Yes, I'm a political wonk. It's a weakness, and an addiction I try to resist - these days I try really hard to ask "am I going to get paid for this?" before getting all politically enthused, as to do otherwise is but a path to exhaustion and fiscal shortages. If the answer is "no", it's much easier to set some sensible boundaries.
HOWEVER, this post isn't about that.
It happens I also like guns, and tend to approve of many of their uses. Today we discuss the Fey Armory - it's past, and perhaps a few items I hope to add.
We all (well, an awful lot of us) have guns we used to own...some of them we miss, and some of them we're really grateful we managed to get rid of in one fashion or another...
I miss my 1911 - it's been gone for well over a decade, and one of these times that stainless .45acp hand-cannon really will need to be replaced in my collection with another of its' ilk. I learned to shoot on that gun, and put several thousand rounds down range from it.
The Walther PPK/S in .380 was my first sub-compact semi - sure, there was the Charter Arms snubby .38, but it was never fun to shoot and I never did find a happy holster for it. The Walther, on the other hand...I still regret being sufficiently young and dumb to trade it for a motorcycle, some 20 years later. It was a nice shooter, and reliable as all get out. Silly, SILLY me.
The Mauser 98k in the late '80's I was talked into buying and butchering into a sporterized .30-06? Pass. Glad I sold it, and wouldn't do that again to a fine old gun anyway. The Raven Arms .22? Gack. Unreliable, inaccurate at even short distances, and a mouse gun to boot - but it did persuade me, relatively cheaply, of the truth of "you get what you pay for".
Marlin Centerfire Lever's *will* return to my collection. I still have the .22LR, but I miss the .45-70. Post-medical adventure when I was still fairly sure that *all* centerfire rifles were simply off-limits to me, it and a few other things went away at the same time - a Keltec P32, a Firestar 9mm, a Rossi .22 SAA clone, and a Mossberg tacti-shotgun. Made some pistol upgrades that day.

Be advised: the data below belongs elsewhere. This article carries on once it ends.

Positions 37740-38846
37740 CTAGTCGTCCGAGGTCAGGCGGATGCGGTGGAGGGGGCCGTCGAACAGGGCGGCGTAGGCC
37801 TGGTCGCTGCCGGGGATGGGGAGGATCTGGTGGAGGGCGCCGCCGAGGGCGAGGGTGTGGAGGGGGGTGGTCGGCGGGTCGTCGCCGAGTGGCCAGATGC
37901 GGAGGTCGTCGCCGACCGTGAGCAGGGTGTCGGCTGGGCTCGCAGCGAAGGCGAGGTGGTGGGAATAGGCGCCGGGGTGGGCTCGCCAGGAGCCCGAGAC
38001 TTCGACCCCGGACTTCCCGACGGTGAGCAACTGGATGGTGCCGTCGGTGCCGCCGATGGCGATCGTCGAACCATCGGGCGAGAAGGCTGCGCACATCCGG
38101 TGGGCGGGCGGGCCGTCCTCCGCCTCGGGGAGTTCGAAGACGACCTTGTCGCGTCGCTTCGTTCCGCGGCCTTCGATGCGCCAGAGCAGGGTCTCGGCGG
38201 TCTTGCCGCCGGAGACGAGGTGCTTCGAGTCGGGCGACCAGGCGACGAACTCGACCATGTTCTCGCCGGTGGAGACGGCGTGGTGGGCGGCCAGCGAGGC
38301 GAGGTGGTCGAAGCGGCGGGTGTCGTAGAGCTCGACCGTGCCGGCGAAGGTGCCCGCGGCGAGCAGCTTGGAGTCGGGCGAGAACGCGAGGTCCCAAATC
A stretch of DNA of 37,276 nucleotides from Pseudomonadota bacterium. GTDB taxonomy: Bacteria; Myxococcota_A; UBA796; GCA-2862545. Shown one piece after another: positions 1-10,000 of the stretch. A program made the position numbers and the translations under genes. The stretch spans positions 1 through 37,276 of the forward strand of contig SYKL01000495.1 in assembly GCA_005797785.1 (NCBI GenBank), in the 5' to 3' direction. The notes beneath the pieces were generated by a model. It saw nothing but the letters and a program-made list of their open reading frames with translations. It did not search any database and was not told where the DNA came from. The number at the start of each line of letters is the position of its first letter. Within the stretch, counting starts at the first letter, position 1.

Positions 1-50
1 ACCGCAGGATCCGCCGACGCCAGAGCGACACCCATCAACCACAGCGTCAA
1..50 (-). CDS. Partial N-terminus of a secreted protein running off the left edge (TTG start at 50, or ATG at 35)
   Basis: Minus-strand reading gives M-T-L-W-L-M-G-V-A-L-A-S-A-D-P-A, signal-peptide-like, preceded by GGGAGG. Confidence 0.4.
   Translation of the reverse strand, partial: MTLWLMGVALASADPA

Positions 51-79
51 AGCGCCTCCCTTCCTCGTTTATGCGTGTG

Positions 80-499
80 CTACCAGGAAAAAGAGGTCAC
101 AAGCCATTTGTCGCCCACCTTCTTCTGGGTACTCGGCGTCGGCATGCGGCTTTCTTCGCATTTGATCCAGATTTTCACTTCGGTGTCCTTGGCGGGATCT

In 2009 and 2010 I had the immense good fortune to visit the Midwest and amidst a crowd of friends be persuaded to cautious recoil adventure - discovering that I can get away with .223 in an AR platform, and 7.62x39mm in a Ruger No. 1 Action. And the wonders of the Ruger 10/22 as a varmint-getter. And that bifocals and optics are not necessarily a bad combination.
As a result, I have a sad lonely little AR lower that awaits its .223 upper to turn into a complete rifle, and I'm already fretting whether to get a second AR upper in a deer-legal caliber....or go with a second rifle in 7.62x39mm...while at the same time considering some discussions that with a sufficiently heavy rifle (Garand, anyone?) I can get away with .308 without spending quality time under medical care regretting my foolishness. And on the Marlin front, a .30-30 is in the future - when, and which one, are yet to be determined. While I'm at it, I'd like to shoot both an AR10 and a Garand, if my evil co-conspirators agree that to be a not-stupid course, and eventually add one or both to my collection.
On the pistol front, my calibers today are .380, .45LC (the favorite), and .45acp (the compromise). I'd like to add, at some point, a 1911 in .45acp again, and a Glock or two (that double stack just feels right in my hand) in .45acp - and just because I like the way they shoot and feel, a Para-Ordnance (I can hear the wincing now) .45 double-stack (if someone knows a better manufacturer of a 1911 pattern double-stack .45, I'm listening), and it'd make me happy (sentiment is just a bitch sometimes) to re-add a Walther PPK/S back to the Fey Armory eventually.
Moving along, we examine the Silly Toy and Very Silly Toy category...
Most of the Silly Toys I'd like to lay hands on are so designated either because of obscene price or limited to marginal practical use, or in a few instances, licensing issues. Very Silly Toys are simply silly dialed up about 10 notches.
A .45-70 Gatling is all the way over to Very Silly. A headache to store, pricey to feed, and darned expensive to boot in the first place, it's main virtues are prettiness, ooh-ah value, and as a historic display piece. I can think of quite a few ways to drop $10,000 plus that make more sense than as the admission price for having a full-scale functional piece of history that I can't afford to shoot.
A Thompson Sub-Machine Gun (and yes, I'm ok w/ modern fully functional replicas) would, as a piece of history, be very nice to add. As the iconic gun of the Prohibition Era, it's another "history piece" that, at least, is vaguely affordable to shoot. Of course, there are both federal licensing issues and a need to move to a Class III state that'd need to be resolved, even before dealing with the acquisition price. Thus, a Silly Gun.
An M2 .50 tripod mounted. Ok, we're in Very Silly land again. BIG money to get, serious licensing issues, and very pricey to shoot. On the other hand, we venture again into "history" looking at a gun that's served in every conflict from WWII forward and remains in service today. Yes, I'd like one for the history of it - not for any practical reason.
Well, that's enough dreaming and exploration of the Fey Armory...off to catch some sleep before rushing off to earn some dollars to begin the "saving pennies" process.